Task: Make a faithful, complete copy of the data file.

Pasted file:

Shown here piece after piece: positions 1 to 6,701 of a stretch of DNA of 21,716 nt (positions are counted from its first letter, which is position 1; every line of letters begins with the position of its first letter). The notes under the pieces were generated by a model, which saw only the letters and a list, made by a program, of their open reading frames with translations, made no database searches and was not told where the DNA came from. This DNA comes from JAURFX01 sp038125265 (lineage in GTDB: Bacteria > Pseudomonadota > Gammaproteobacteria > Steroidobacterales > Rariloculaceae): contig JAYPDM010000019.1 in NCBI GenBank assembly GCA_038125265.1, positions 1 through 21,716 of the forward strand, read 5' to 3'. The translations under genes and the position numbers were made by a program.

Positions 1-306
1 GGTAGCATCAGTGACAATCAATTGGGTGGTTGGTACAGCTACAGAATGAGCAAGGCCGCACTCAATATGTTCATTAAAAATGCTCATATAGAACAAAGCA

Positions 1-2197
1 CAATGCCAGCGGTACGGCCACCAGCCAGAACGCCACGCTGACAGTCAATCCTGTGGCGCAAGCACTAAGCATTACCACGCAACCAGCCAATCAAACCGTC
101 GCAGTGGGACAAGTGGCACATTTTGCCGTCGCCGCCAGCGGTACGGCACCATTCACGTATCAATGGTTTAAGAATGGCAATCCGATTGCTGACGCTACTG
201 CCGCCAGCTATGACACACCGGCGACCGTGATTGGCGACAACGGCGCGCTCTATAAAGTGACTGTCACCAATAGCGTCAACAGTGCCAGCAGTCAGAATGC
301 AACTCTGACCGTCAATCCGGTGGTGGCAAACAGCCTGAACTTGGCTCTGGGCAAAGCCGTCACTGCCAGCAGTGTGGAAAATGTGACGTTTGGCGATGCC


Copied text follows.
Shown here piece after piece: positions 1 to 6,701 of a stretch of DNA of 21,716 nt (positions are counted from its first letter, which is position 1; every line of letters begins with the position of its first letter). The notes under the pieces were generated by a model, which saw only the letters and a list, made by a program, of their open reading frames with translations, made no database searches and was not told where the DNA came from. This DNA comes from JAURFX01 sp038125265 (lineage in GTDB: Bacteria > Pseudomonadota > Gammaproteobacteria > Steroidobacterales > Rariloculaceae): contig JAYPDM010000019.1 in NCBI GenBank assembly GCA_038125265.1, positions 1 through 21,716 of the forward strand, read 5' to 3'. The translations under genes and the position numbers were made by a program.

Positions 1-306
1 GGTAGCATCAGTGACAATCAATTGGGTGGTTGGTACAGCTACAGAATGAGCAAGGCCGCACTCAATATGTTCATTAAAAATGCTCATATAGAACAAAGCA

Positions 1-2197
1 CAATGCCAGCGGTACGGCCACCAGCCAGAACGCCACGCTGACAGTCAATCCTGTGGCGCAAGCACTAAGCATTACCACGCAACCAGCCAATCAAACCGTC
101 GCAGTGGGACAAGTGGCACATTTTGCCGTCGCCGCCAGCGGTACGGCACCATTCACGTATCAATGGTTTAAGAATGGCAATCCGATTGCTGACGCTACTG
201 CCGCCAGCTATGACACACCGGCGACCGTGATTGGCGACAACGGCGCGCTCTATAAAGTGACTGTCACCAATAGCGTCAACAGTGCCAGCAGTCAGAATGC
301 AACTCTGACCGTCAATCCGGTGGTGGCAAACAGCCTGAACTTGGCTCTGGGCAAAGCCGTCACTGCCAGCAGTGTGGAAAATGTGACGTTTGGCGATGCC